Most of the luminous matter, so common in most galaxies, has been stripped away, leaving behind a dark matter shadow. These intriguing galaxies-known as dwarf spheroidals-are so faint that, although researchers believe they exist throughout the universe, only those relatively close to Earth have ever been observed. And until recently, no scientific model proposed to unravel their origin could simultaneously explain their exceptional dark matter content and their penchant for existing only in close proximity to much larger galaxies.
Now, Stelios Kazantzidis, a researcher at Stanford University's Kavli Institute for Particle Astrophysics and Cosmology (KIPAC), in collaboration with Lucio Mayer of the Swiss Federal Institute of Technology in Zurich and the University of Zurich, Chiara Mastropietro of the University of Munich in Germany and James Wadsley of McMaster University in Canada, has developed an elegant explanation for how galaxies come to be dominated by dark matter. Kazantzidis, who completed part of the study as a fellow at the University of Chicago's Kavli Institute for Cosmological Physics, reports his findings in the Feb. 15 issue of Nature.
"These results are so exciting because they are based on a combination of physical effects that has never before been postulated," said Kazantzidis. "This is one step toward a more complete understanding of the formation of structure in the universe, which is one of the fundamental goals of astrophysics."
Using supercomputers to create novel simulations of galaxy formation, Kazantzidis and his collaborators found that a dark matter-dominated galaxy begins life as a normal system. But when it approaches a much more massive galaxy, it simultaneously encounters three environmental effects-"ram pressure," "tidal shocking" and the cosmic ultraviolet background-that transform it into a mere dark-matter shadow of its former self.
About 10 billion years ago, when the gas-rich progenitors of dark matter-dominated galaxies originally fell into the Milky Way, the universe was hot with a radiation called the cosmic ultraviolet background. As a small satellite galaxy traveled along its elliptical path around a more massive galaxy, called the host, this radiation made the gas within the smaller galaxy hotter. This state allowed ram pressure-a sort of "wind resistance" a galaxy feels as it speeds along its path-to strip away the gas within the satellite galaxy.
Simultaneously, as the satellite galaxy moved closer to the massive system, it encountered the overwhelming gravitational force of the much larger mass. This force wrenched luminous stars from the small galaxy. Over billions of years of evolution, the satellite passed by the massive galaxy several times as it traversed its orbital path. Each time its stars shook and the satellite lost some of them as a result of a mechanism called tidal shocking. These effects conspired to eventually strip away nearly all the luminous matter-gas and stars-and left behind only a dark-matter shadow of the original galaxy.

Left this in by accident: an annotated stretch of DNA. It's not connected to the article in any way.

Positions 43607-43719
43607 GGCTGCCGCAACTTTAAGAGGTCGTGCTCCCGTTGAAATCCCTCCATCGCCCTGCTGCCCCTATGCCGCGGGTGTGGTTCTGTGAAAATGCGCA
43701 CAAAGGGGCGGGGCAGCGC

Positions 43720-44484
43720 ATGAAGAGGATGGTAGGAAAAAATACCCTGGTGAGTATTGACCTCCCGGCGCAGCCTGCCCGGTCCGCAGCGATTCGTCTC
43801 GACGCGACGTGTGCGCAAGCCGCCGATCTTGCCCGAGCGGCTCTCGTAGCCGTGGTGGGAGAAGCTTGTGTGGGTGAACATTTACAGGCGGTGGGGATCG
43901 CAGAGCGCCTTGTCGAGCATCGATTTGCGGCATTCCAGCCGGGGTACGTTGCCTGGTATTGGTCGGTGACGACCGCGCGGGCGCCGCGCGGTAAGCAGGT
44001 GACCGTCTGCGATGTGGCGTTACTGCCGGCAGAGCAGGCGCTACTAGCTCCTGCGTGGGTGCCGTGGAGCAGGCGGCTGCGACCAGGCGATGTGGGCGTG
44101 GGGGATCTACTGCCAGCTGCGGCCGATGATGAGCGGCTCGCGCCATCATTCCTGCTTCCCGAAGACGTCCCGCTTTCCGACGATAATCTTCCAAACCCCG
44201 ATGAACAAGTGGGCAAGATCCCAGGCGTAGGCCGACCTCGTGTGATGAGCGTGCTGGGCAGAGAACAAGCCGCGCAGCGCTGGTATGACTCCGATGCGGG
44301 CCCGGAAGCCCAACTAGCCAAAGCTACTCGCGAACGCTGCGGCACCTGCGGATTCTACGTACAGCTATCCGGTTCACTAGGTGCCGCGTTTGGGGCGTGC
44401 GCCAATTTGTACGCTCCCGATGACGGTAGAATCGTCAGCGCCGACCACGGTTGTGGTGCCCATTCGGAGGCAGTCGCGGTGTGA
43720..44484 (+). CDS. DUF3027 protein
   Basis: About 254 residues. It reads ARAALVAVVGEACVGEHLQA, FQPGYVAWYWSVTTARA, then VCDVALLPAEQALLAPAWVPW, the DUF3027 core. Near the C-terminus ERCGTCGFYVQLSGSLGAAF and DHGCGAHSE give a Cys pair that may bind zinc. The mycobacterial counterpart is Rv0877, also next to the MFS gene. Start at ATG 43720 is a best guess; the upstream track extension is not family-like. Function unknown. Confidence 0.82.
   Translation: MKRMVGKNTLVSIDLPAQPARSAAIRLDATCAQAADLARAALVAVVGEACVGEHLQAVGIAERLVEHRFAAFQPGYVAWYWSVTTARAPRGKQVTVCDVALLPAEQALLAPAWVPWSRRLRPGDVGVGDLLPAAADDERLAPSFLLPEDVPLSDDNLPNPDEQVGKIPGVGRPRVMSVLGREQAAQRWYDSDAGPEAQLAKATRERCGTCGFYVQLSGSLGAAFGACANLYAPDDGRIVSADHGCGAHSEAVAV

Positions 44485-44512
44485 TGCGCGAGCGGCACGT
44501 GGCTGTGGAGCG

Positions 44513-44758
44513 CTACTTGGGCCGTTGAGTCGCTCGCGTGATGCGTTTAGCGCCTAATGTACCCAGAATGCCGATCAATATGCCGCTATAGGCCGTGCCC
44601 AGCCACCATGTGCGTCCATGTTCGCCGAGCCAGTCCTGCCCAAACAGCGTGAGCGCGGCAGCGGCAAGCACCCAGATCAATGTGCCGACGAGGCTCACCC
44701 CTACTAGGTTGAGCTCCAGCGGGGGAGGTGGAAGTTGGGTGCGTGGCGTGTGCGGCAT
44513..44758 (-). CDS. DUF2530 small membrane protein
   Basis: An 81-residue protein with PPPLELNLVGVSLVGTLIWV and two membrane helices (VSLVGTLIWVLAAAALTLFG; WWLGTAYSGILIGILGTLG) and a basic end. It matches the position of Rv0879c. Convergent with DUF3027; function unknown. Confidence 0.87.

The dark matter, on the other hand, was nongaseous and therefore unaffected by the ram pressure force or the cosmic ultraviolet background, the scientists posit. It did experience tidal shocking, but this force alone was not strong enough to pull away a substantial amount of dark matter.
The numerical simulations conducted by Kazantzidis and his collaborators constitute the most extensive calculations ever performed on this topic, consuming up to two months of supercomputing time each at the University of Zurich, the Pittsburgh Supercomputing Center and elsewhere.
"Computer models of galaxy formation in the last decade or so have focused on modeling the properties of dark matter rather than those of the more familiar baryonic [luminous] matter," said co-author Mayer. "Instead, our work suggests that we cannot understand the origin of galaxies without modeling the detailed physics of baryonic matter, even in a dark matter-dominated universe."
The scientists say this new understanding of the origin of the darkest galaxies in the universe may soon lead to fundamental insights into the nature of dark matter.
"Elucidating the nature of dark matter is one of the grandest challenges of modern cosmology," said Kazantzidis. "In the next several years, numerous experiments will attempt to detect dark matter using dwarf spheroidal galaxies as targets." Kazantzidis' work will benefit these studies by offering a better explanation of the origin of ghostly galaxies.
Mystery of the missing satellites
Additionally, the work may help to explain a long-standing discrepancy between theory and observation. The leading modern cosmological model, Lambda Cold Dark Matter ((CDM), predicts that many more small galaxies surround massive galaxies like the Milky Way and Andromeda than are currently observed. This mismatch, which is often referred to as the "missing satellites problem," has been traditionally regarded as one of the toughest challenges to the (CDM paradigm. Kazantzidis' work suggests that the process by which small galaxies are stripped of their luminous matter is common, and implies that the "missing" galaxies could exist in the form of dark matter-dominated satellites.
"These galaxies could just be too dark to detect," he said. "But their possible existence will substantially alleviate the missing satellites problem with profound implications for the predictive power of the (CDM theory." Coincidentally, in the last few months, one of the most advanced observational programs ever undertaken, the Sloan Digital Sky Survey, has revealed in the vicinity of the Milky Way a number of what appear to be ultra-faint satellite galaxies. If this finding is confirmed by follow-up observations and analysis, these newly discovered systems would be explained by Kazantzidis' calculations and would contribute to solving the long-standing missing satellites problem, he says.
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